Campaign Season is Coming – Know the Rules!

Campaign Season is Coming – Know the Rules!

By Pete Kennedy, CPA, CVA – Director at Cover & Rossiter, P.A.

There is a longstanding, semi-friendly feud between Naval Aviators and the other real Naval Officers who man the ships. So when, in the 2000 presidential race for the Republican nomination, Senator John McCain was giving a campaign speech with a color-guard of Naval Officers clearly visible in the background, a memorable e-mail swiftly made the rounds from a ship Captain saying “Please, dear God, let them be Aviators!”

As everyone in the military should know, appearing at a partisan political campaign event in uniform is strictly forbidden by the military equivalent to the Hatch Act. So in spite of the fact that Senator McCain is a retired Navy Captain, a decorated Vietnam veteran and the son and grandson of 4-Star Navy Admirals, having a color-guard composed of uniformed Navy personnel at a campaign event was a major violation that probably cost some poor soul their career.

501(c)(3) Organizations and Political Campaigns Don’t Mix

If there is anyone in need of guidance as to what extent a 501(c)(3) nonprofit organization can engage in a political campaign, the answer is easy – NONE! According to the IRS, a 501(c)(3) organization may not participate or intervene in any political campaign on behalf of, or in opposition to, any candidate for political office. Other types of 501(c) organizations may enter the fray on a limited basis, but not a 501(c)(3). This is an ironclad prohibition that extends to the provision of resources of any type.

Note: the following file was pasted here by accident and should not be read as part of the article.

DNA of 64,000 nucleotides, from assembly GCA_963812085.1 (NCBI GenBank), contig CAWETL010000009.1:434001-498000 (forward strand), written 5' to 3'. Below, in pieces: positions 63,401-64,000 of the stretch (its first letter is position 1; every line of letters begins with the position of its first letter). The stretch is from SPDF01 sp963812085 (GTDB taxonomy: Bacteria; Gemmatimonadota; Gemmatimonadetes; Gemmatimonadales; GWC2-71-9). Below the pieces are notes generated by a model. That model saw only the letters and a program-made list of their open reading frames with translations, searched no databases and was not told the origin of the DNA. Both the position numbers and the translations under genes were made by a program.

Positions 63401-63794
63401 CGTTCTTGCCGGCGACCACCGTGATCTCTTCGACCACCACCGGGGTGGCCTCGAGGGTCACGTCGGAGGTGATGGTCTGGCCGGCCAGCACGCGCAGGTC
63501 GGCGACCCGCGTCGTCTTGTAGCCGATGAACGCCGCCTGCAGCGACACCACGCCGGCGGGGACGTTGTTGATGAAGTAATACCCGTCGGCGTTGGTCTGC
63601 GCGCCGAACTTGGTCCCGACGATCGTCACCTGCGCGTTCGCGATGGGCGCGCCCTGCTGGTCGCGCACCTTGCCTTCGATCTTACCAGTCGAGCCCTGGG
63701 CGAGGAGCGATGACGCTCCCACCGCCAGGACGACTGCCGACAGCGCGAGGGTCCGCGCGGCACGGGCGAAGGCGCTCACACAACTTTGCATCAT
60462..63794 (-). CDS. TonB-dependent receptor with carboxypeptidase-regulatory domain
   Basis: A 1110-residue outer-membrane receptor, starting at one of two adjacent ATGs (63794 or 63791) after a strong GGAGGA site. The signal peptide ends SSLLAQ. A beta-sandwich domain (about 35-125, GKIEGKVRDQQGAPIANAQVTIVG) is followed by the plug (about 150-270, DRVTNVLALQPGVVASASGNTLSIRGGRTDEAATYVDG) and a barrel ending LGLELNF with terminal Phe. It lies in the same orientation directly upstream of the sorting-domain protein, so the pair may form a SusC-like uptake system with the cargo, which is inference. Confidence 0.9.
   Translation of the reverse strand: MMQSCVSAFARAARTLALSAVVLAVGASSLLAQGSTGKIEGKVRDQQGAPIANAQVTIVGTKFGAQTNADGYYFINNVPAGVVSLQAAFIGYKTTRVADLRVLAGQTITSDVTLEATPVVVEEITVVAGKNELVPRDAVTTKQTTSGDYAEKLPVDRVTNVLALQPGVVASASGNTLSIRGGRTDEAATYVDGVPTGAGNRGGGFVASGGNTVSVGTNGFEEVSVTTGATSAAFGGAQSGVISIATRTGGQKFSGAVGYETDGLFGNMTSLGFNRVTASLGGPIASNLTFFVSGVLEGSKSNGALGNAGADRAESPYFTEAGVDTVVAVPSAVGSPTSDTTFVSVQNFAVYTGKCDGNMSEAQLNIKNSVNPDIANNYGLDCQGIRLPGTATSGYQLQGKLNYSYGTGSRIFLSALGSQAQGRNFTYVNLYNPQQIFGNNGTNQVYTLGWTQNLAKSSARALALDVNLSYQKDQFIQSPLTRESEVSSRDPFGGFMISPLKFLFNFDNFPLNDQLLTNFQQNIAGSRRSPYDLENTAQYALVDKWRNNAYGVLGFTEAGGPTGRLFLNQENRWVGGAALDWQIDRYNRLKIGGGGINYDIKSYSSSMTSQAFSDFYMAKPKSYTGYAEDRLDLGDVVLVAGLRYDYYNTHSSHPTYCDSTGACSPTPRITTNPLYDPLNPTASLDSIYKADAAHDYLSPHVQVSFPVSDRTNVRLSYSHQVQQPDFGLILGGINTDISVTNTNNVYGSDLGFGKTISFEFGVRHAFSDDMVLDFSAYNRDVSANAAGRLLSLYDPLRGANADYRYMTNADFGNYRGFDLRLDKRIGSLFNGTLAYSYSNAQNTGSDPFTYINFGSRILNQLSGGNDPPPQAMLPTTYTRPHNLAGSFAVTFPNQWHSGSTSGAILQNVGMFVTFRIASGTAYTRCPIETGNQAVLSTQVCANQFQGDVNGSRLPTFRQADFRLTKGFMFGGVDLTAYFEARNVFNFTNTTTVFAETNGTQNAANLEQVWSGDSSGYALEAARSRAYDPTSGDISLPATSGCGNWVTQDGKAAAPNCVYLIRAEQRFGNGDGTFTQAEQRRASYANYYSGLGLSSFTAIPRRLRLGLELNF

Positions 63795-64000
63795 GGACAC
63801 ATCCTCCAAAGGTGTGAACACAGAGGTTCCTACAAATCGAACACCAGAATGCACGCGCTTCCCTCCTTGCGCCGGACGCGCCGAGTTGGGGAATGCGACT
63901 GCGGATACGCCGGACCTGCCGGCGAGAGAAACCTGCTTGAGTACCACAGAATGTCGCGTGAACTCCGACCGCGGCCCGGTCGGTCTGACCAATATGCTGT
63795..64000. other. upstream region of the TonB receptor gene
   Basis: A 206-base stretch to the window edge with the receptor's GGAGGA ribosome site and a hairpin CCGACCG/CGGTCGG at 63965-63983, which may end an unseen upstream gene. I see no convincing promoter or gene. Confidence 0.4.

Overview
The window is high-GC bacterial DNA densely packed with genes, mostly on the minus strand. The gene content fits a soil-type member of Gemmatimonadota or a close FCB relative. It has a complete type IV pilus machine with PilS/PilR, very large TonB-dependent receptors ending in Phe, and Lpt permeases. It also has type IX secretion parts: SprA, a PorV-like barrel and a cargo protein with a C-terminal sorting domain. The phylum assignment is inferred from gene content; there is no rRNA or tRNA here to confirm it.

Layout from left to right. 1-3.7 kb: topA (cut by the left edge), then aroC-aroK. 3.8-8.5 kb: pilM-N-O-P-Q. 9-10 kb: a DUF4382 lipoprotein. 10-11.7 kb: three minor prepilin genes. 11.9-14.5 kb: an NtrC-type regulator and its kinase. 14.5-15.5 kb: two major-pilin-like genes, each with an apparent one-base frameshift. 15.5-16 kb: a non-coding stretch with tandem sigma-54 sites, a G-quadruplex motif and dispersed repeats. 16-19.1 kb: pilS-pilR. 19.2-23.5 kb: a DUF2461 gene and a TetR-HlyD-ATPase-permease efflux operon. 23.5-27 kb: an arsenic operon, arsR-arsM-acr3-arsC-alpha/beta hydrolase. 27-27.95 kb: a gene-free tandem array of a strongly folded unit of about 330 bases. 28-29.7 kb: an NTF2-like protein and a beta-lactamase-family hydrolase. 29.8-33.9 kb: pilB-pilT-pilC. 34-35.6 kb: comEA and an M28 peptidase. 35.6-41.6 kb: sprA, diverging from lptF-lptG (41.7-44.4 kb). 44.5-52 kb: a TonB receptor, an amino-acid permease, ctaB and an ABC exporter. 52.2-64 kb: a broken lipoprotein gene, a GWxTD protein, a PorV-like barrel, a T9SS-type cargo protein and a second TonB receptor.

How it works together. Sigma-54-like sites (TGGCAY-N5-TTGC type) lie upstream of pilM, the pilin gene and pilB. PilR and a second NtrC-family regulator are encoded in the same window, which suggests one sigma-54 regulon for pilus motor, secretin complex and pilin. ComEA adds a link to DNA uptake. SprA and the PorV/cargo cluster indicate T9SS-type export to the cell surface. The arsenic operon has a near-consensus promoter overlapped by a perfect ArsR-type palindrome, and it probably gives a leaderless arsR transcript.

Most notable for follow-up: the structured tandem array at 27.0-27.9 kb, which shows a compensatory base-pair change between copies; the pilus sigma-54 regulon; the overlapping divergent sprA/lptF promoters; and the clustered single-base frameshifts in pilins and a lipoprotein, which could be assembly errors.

In the wake of the 2004 political campaign, there were 75 individual IRS rulings that determined that a nonprofit organization had in fact inappropriately conducted political campaigning; four were determined to be so egregious that the IRS issued a “death penalty” – a notice of revocation of tax-exempt status.

A more recent example can be found in the woes of Governor Nikki Haley of South Carolina. Governor Haley’s father is a leader at the local Sikh Temple. The temple, a 501(c)(3), is being investigated by the IRS for, among other things, hosting a fundraiser for the governor and running articles in its newsletters requesting financial support from the temple members and later thanking them for that support. Both activities are textbook examples of what not to do. Based on what I’ve read, I don’t think this will end well for the temple.

Locally, while attending a Sunday Mass last year, the priest was forced to denounce the placement of partisan fliers on windshields in the parking lot during Mass as completely unauthorized and unaffiliated with the church in any way. The priest understood the importance of distancing the Church from the political activity represented by the fliers.

Individuals Affiliated With Nonprofits